KIT Mutation Analysis
A small subset of tumors from recent surgical resections was used for this part of the study. Tumor-rich areas of unstained, 5-μm sections were manually dissected using a fresh, sterile scalpel blade for each case. DNA was extracted using a QIAMP mini-kit (Qiagen, Chatsworth, Calif; #51,306) in accordance with the manufacturer's instructions. Polymerase chain reaction (PCR) amplicons of KIT gene exons 9, 11, 13, and 17 were generated and screened for mutations by high-performance liquid chromatography (HPLC) (Transgenomic WAVE system, Omaha, Neb) exactly as previously described.9 The WAVE system allows rapid screening of amplicons for the presence of size-altering mutations (deletions or insertions) in exons 9 and 11, as detected at a nondenaturing temperature of 50°C. When operated at higher temperatures that result in partial denaturation of PCR amplicons, the system also allows the detection of single nucleotide substitutions (exon 11, 56°C; exon 13, 59°C; and exon 17, 58°C). Based on prior studies in our laboratories of KIT mutations in GISTs, the WAVE system is more sensitive than standard DNA sequencing.9 Therefore, DNA sequencing was not performed.
Forty-nine patients, including 25 women (51%), with an overall mean age of 53 years were diagnosed with primary pulmonary ACC of the lung at the Mayo Clinic during the stated 31-year period. The majority of ACC were cribriform (74.4%), with rare tubular (17.9%) and solid (7.7%) types noted.
|No. (%)||1 (3)||7 (21)||8 (23)||18 (53)||33 (97)|
A subset of 12 cases was selected for DNA extraction and KIT gene mutation screening. No mutations were detected in KIT gene exons 9, 11, 13, and 17 (Fig. 2).
The results of the current study demonstrate KIT expression in primary pulmonary ACCs. Similar rates of immunoreactivity have been reported in ACCs of the head and neck. In 1 large study, KIT was positive in 90% of ACC cases.7 Another series evaluating KIT in neoplasms of the head and neck reported c-kit positivity in 62% of ACCs, which was in sharp contrast to all other common head and neck neoplasms.8 Indeed, KIT immunoreactivity was found to be present in <5% of all of the other 13 tumor types evaluated, both benign and malignant. The authors concluded that KIT could be used as a diagnostic tool to distinguish ACC from other tumors of the head and neck region, in particular in small biopsy specimens.8 The same authors reported a differential expression among the different histologic subtypes, with the lowest expression observed for the cribriform subtype. Indeed, KIT expression was noted in 61% of cribriform ACC, in contrast to 75% of solid ACC and 89% of tubular ACC.8 This pattern was not observed in our series of primary lung ACC.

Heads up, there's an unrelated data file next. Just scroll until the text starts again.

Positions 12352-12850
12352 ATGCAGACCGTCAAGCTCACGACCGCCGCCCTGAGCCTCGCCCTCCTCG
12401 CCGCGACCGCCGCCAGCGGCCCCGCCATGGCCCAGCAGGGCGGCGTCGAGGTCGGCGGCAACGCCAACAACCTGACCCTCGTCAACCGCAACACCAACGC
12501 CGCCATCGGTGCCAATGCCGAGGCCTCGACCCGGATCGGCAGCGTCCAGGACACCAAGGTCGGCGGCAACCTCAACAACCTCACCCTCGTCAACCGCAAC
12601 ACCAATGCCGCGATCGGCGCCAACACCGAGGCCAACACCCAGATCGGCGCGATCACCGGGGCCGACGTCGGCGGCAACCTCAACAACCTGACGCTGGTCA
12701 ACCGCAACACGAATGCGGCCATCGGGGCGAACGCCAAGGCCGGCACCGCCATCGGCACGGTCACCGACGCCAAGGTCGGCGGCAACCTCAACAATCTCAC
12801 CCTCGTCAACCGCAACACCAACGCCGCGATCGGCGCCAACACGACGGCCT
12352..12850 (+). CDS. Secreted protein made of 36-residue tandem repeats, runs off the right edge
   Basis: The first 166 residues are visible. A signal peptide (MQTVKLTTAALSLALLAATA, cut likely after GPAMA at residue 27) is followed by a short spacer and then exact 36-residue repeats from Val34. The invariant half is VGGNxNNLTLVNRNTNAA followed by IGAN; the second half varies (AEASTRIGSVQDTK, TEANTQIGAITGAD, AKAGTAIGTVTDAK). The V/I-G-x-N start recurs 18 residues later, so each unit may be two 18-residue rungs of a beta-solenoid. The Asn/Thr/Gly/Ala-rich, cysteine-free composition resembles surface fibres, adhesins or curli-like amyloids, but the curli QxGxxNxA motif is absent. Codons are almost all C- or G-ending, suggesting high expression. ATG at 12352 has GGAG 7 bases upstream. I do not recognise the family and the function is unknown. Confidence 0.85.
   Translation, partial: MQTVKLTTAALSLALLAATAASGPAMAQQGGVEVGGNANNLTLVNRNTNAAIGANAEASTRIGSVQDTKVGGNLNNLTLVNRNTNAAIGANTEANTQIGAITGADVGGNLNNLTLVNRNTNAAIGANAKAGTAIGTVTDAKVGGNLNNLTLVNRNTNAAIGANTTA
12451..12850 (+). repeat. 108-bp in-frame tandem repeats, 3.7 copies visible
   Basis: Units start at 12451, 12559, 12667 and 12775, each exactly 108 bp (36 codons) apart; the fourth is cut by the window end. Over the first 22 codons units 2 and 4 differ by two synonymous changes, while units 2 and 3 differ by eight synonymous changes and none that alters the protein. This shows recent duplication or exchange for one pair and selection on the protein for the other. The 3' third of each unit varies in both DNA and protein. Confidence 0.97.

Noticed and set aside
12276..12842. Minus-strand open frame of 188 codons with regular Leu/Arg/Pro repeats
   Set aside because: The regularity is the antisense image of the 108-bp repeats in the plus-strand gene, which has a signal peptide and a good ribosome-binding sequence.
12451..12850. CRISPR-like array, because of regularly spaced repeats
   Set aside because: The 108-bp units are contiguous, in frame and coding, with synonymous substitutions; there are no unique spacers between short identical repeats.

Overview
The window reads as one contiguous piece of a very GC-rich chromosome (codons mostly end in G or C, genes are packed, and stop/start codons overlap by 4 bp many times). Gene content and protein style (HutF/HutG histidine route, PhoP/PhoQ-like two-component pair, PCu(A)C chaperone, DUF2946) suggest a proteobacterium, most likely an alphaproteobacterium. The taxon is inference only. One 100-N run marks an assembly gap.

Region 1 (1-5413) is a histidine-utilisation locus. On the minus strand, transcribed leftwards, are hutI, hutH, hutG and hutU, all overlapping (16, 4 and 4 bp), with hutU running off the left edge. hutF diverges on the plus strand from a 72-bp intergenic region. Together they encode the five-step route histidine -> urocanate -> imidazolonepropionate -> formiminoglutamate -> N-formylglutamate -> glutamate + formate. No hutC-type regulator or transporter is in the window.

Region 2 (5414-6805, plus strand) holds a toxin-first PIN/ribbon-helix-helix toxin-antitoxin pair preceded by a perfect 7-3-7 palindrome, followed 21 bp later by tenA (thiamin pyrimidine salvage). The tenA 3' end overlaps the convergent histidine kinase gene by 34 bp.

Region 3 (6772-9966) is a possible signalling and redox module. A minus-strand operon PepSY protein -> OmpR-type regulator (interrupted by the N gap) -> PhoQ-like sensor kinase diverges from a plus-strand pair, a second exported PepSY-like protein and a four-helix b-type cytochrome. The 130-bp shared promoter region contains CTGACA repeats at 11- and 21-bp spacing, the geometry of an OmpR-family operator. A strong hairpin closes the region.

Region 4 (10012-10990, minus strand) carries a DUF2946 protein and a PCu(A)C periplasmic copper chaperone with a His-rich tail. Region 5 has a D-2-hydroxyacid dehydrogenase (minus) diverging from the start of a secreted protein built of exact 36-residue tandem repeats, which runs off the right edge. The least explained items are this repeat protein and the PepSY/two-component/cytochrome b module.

To our knowledge to date, a wide variety of tumors types have been evaluated for KIT immunoreactivity in the hopes of identifying tumors that might respond to inhibitor treatment. Thus, KIT positivity has been observed in mesenchymal tumors, and reported in rare cases of synovial sarcoma (up to 11%)10 and in >65% of Ewing sarcoma,11 but it is otherwise uncommon outside of GISTs.12 KIT expression is also present in mast cells and their tumors,13 often in nevi and some types of malignant melanomas,14 and in the majority of seminomas,15 but is rare in carcinomas,12 with the exception of small cell lung carcinoma16 and ACC.
KIT mutation was not identified in a subgroup of primary pulmonary ACCs. Although our number of cases is small, the results of the current study support other studies that have shown a lack of correlation between KIT expression and KIT-activating mutations because activating mutations have been described only rarely.12 Indeed, in 1 large series examining 11 different tumor types (579 exons examined), only 12 tumors, all of which were GISTs, harbored mutations. No KIT mutations in exons 11 and 17 were found in ACC of the salivary glands.7 These data suggest that, with the exception of GISTs, activating KIT mutations are uncommon in cancers and are not correlated with KIT overexpression. Several clinical trials have suggested that response to KIT tyrosine kinase inhibitors such as imatinib correlates with the presence of mutational activation of the gene and not with the protein expression.16–19
In the case of ACC, there are conflicting data regarding the response to treatment with the KIT kinase inhibitor imatinib. In 1 trial, there were no responses noted among 15 treated patients with ACC of the salivary gland.20 Conversely, there is the report by Hotte et al.20 regarding a multicenter phase 2 trial of imatinib for patients with recurrent or metastatic ACC strongly overexpressing KIT using CD117 immunohistochemistry (50–100% staining in tumor cells). Of 6 patients assessable for evaluation after 3 months of treatment, 3 patients had stable disease and 1 patient achieved a partial response. KIT mutations were not assessed. The authors suggested that the benefit of imatinib may be most pronounced in patients with accelerated tumor growth and strong overexpression of KIT. It is possible that these criteria explain the apparent benefit of imatinib described in 2 patients treated by Alcedo et al.21 These exceptions notwithstanding, however, the finding that clinically significant, sustained responses to imatinib among ACC patients are uncommon is consistent with the absence of KIT gene mutations in these tumors.
- 6Predictors of Survival from Urachal Cancer: A Mayo Clinic Study of 49 Cases. Cancer 2007; 110: 000–000., , , , , .